Don’t visit the FantaSea Elephant Show as it’s really weird. Thailand is quite famous for their lady boy cabaret shows and it’s actually pretty good – Google for Phuket Simon Cabaret Show.

    Some nice temples to visit too. Thailand is also famous for its massages – at all ends of the spectrum (lol).

  36. Well if you change your mind about fun-only trip and feel like meeting webmasters, then Barcamp Bangkok would be the best place to do so. http://groups.google.com/group/barcamp-thailand/browse_thread/thread/da07d7ed370c3318/4c4d7fab3432e6cc (date is confirmed May 22 & 23! ). Participants come from all over South-East Asia.

    When are you reaching Thailand? Songkran Festival (13th Apr – 15th Apr 2010) is definitely one of the things to experience..

  37. Hope you enjoy your trip! me and my husband currently live in Malaysia,If you can visit here also we will be glad to meet you both.

  38. and there is a water festival event in Thai I will ask for detail next time for you :D

  39. Conal Doyle

    Hey Matt, unfortunately I have never been to either of those places so can’t help you there.
    I have a question which i will not be holding my breath for an answer but i will be bold and ask anyway..why do you think that Google Sky has parts of our sky blacked out? Hmm
    Sooo enjoy your trip!!
    Ciao for now
    Conal

  40. RE: why do you think that Google Sky has parts of our sky blacked out?

    Only over China ;)

  41. Denis

    You definitely will NOT hate Bankok. Whoever says that has no idea.

    The food is probably some of the best in the world…not just Asian. So definitely take some time to sample some of the restaurants here. a fantastic river restaurant (Thai and some inter food) that you wont find in any tourist guide is this one here:
    http://bkmagazine.com/place/buri-tara

    Another place not in tourist books but very popular among locals for food and drinks is this noe here, called Pla Dip (close on all Mondays):
    http://www.bangkokrecorder.com/pla-dip-fusion-food-restaurant

    From 12-16 April is Thai New Year for a week….which mean its gonna be wet and chaotic. If you dont like it, dont come during that time. It is something you can only see here though:
    http://images.google.com/images?q=songkran&oe=utf-8&rls=org.mozilla:en-US:official&client=firefox-a&um=1&ie=UTF-8&sa=N&hl=en&tab=wi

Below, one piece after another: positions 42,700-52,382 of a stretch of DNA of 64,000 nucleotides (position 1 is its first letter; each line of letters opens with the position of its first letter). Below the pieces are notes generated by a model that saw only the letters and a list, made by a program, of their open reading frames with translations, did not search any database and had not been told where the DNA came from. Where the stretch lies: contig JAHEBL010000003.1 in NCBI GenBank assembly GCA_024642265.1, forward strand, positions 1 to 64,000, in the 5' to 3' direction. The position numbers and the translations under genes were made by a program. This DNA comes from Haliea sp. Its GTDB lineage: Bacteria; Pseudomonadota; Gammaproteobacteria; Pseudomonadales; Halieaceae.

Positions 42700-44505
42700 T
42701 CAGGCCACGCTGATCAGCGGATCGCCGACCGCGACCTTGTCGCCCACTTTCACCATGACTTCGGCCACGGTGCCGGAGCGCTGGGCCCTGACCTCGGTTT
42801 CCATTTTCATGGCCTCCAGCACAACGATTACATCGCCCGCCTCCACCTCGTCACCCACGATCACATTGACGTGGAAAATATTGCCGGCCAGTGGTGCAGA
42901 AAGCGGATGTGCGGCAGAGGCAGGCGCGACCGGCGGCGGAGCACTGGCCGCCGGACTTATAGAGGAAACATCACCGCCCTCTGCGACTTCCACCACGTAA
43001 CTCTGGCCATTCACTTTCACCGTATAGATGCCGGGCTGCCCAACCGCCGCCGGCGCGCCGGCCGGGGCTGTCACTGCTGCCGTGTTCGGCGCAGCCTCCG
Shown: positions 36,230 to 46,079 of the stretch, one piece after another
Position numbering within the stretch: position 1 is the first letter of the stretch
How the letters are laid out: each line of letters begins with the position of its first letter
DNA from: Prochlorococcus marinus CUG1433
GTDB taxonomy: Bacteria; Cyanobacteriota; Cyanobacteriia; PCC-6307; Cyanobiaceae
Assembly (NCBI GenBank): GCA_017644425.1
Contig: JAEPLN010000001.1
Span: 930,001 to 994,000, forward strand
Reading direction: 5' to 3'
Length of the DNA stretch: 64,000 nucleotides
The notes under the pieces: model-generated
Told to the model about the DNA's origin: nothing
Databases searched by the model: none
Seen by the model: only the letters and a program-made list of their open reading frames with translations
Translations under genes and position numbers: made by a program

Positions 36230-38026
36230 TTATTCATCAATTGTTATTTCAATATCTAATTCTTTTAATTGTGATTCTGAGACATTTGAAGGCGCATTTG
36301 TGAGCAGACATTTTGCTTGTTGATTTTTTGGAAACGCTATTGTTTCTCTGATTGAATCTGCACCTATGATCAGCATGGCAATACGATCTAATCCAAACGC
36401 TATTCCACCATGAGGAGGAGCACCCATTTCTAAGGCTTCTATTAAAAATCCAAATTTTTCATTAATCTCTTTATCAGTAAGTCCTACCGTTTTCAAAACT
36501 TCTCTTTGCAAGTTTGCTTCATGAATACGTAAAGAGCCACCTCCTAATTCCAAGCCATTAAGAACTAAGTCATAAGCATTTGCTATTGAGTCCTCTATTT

a river cruise is always nice….but definitely touristy..so if you wanna stay away from all the very touristy things, maybe better you stay away from that.

    a drink at the bar of “Sirocco” is a must as the view simply fantastic:
    http://www.gingerasia.com/HtmlAreaImages/bangkok%20sirocco.jpg

  42. Conal Doyle

    Ahhh, thanks for clearing that up for me Dave!

  43. James

    Hi Mat.. Havent been to Thailand but I have been to Japan. I stayed in Ikebukuro which is a good spot: Close enough to everything. I travelled to Tokyo, Osaka and Kyoto.

    Places and things and other stuff I can recommend:

    Railway: Get a rail pass! Japan’s rail system is amazing and there’s plenty to see. Whats Japan without experiencing the shinkansen? (bullet train) The rail system is sorta confusing at first but easy enough after you are there for a few days and a great way to get around Japan. Note: The Rail pass doesn’t cover some lines so you may have to pay extra.

    Places:

    Karmakura – (not far from Tokyo) is a good small town if you want something a bit low key compared to the city areas.

    Osaka – Great city to visit. Plenty of shopping and interesting places to see. Osaka castle etc.

    Tokyo – Ginza and Akihabara

    Temples and Shrines anywhere in Japan are always great places to visit.

    Other Reccomendations:

    Bring some gifts that are unique to your country or area where you live. In my experience, Japanese people appreciate this.

    Check out the local food/eating spots. Theres plenty of small places in any city. Slurping when eating ramen or noodles shows your appreciation for the food – may be seen as “bad table manners” in other parts of the world.

    Your’e welcome to email me if you have any other questions.

  44. I think you might find Bangkok is worth seeing once, but not worth hanging around in. Don’t take tuk tuks – dangerous vehciles. Taxis cost the same, and you get A/C. Just make sure whenever you sit in a taxi that they turn on meter. If driver doesn’t don’t be afraid to tell him to pull in and get out. Lots of nice boutique hotels in Bangkok, especially in Sukhumvit area. Great shopping malls also if that tickles any fancies. If you stay in Sukhumvit use the SkyTrain as traffic generally in Bangkok is crazy. Bangkok is a truly massive city, so take care when booking your stay that you’re near to whatever you want to see. Taxis are cheap, but getting around can take a lot of time during rush hours.

    Chiang Mai is a wonderful place, and apart from the smog I cant fault it. The temple up in the mountains is very calming, and there are literally 100′s of beautiful temples all around the city, some of which are very old. Hire a tuk tuk (Chiang Mai is a relatively safe place for motoring) for a few hours to drive you around. 1-2 hrs should cost only about 500Baht. Night market in Chiang Mai is also very famous. Le Meridian Chiang Mai is right next to night bazaar, and I found the rooms exceptionally comfortable and staff very good. Some of the flower expos are great also (they are very big into flowers in Chiang Mai), and the local handy crafts are amazing. If you’re into getting into outdoors there’s loads of great things to do from white water rafting to sensory meditation retreats and everything in between. Chiang Mai is a great place to visit.